“I have personally had many, many experiences of people coming to me,” with issues that stemmed from something initially thought to be innocuous, he said.
The modern appeal of paganism may stem from Christianity’s early roots, the priest said. When Christianity first spread to pagan areas--Ireland, France, etc.--the people who lived there were incredibly superstitious. Christianity was able to provide a sort of spiritual reassurance.
"Christianity always has good news, and the good news is that the devil is overcome," he said.
Now, he said, as people have begun to turn away from the message of Christ’s lordship, and have begun to “glorify their own reason and understanding,” Christianity has become less appealing--and people return to the superstitious practices of long ago.
A lack of faith in the Christian God coupled with the “very hedonistic society” of modern times adds to the appeal of the supposed quick fix of magic, he said.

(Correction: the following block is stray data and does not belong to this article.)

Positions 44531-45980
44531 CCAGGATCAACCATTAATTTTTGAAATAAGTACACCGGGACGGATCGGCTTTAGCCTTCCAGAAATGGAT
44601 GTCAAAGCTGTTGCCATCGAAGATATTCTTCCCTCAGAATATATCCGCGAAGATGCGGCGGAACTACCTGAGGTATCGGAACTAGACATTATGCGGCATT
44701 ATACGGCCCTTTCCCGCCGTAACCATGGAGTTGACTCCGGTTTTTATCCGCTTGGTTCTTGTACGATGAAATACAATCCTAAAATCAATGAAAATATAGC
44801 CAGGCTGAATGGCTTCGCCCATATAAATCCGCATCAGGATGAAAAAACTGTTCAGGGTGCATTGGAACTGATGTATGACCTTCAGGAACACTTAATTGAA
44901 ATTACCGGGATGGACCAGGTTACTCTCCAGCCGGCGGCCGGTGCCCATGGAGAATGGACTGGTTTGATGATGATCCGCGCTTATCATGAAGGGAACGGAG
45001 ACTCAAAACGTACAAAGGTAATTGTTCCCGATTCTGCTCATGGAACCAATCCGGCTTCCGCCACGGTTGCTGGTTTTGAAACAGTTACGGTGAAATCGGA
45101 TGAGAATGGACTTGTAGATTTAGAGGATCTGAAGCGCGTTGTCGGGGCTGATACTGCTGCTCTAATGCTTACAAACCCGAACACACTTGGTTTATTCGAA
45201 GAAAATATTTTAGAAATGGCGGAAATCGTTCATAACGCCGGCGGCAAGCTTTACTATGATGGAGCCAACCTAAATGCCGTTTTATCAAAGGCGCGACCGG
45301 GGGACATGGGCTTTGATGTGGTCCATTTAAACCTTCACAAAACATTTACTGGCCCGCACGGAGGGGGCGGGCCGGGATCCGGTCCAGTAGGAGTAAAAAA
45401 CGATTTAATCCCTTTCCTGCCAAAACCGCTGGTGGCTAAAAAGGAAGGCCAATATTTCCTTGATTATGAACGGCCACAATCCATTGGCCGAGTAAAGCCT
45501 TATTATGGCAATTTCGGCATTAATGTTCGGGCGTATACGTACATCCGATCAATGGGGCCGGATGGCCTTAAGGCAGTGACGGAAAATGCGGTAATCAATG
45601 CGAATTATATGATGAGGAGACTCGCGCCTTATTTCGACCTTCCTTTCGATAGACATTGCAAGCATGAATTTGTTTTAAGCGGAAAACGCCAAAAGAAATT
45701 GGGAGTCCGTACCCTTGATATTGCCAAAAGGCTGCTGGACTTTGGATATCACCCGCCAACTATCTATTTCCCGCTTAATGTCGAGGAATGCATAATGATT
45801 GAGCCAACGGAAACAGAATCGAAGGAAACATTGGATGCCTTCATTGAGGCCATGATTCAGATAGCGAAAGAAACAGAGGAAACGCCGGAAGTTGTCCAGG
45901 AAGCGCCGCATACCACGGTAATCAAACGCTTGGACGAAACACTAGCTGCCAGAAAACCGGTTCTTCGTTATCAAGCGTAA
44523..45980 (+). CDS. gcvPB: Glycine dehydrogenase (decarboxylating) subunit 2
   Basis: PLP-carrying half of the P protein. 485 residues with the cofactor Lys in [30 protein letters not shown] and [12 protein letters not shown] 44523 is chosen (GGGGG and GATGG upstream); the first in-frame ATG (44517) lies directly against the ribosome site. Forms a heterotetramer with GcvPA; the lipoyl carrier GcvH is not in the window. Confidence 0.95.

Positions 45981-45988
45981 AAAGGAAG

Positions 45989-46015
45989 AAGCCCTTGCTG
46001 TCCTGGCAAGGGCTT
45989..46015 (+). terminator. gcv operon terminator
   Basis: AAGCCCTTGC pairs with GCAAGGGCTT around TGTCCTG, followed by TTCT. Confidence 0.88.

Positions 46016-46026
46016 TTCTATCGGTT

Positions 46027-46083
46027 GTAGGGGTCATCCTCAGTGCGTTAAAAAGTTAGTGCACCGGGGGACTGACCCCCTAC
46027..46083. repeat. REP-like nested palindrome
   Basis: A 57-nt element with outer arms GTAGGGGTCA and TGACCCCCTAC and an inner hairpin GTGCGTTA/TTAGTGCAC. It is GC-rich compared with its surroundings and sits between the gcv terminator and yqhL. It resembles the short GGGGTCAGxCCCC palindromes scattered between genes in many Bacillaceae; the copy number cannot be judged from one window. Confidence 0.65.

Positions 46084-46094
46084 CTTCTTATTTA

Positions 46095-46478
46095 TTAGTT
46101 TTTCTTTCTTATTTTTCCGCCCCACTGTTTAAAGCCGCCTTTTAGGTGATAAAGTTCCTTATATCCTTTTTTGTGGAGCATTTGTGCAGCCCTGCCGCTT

“Anything we want, we have to have right away,” he said.
“I mean, if I suffer, I need to have a solution. Even if you go to a hospital, you look at the chart and they always ask you 'how do you feel from one to 10?' and if you feel that your pain is too high, they will pump you with opioid painkillers.”
These comments were echoed by Fr. Thomas Petri, O.P., vice president and academic dean at the Dominican House of Studies.
Petri told CNA that he did not find it surprising that some people who have turned away from Christianity would turn toward pagan worship.
“Man is essentially a religious animal who seeks meaning beyond the ordinary and so is prone to worship powers beyond himself,” he explained.
The increase of self-identfied "witches" could also be as a result of Satan, he said, who “is actively at work in the world seeking to drive as many people away from salvation in Christ as he can.” Satan, he said, does this “under the guise of principalities and powers that some people think are more novel and powerful than Christ.”
“Sadly, they couldn’t be more wrong and they need our prayers.”
This article was originally published on CNA Oct. 28, 2018.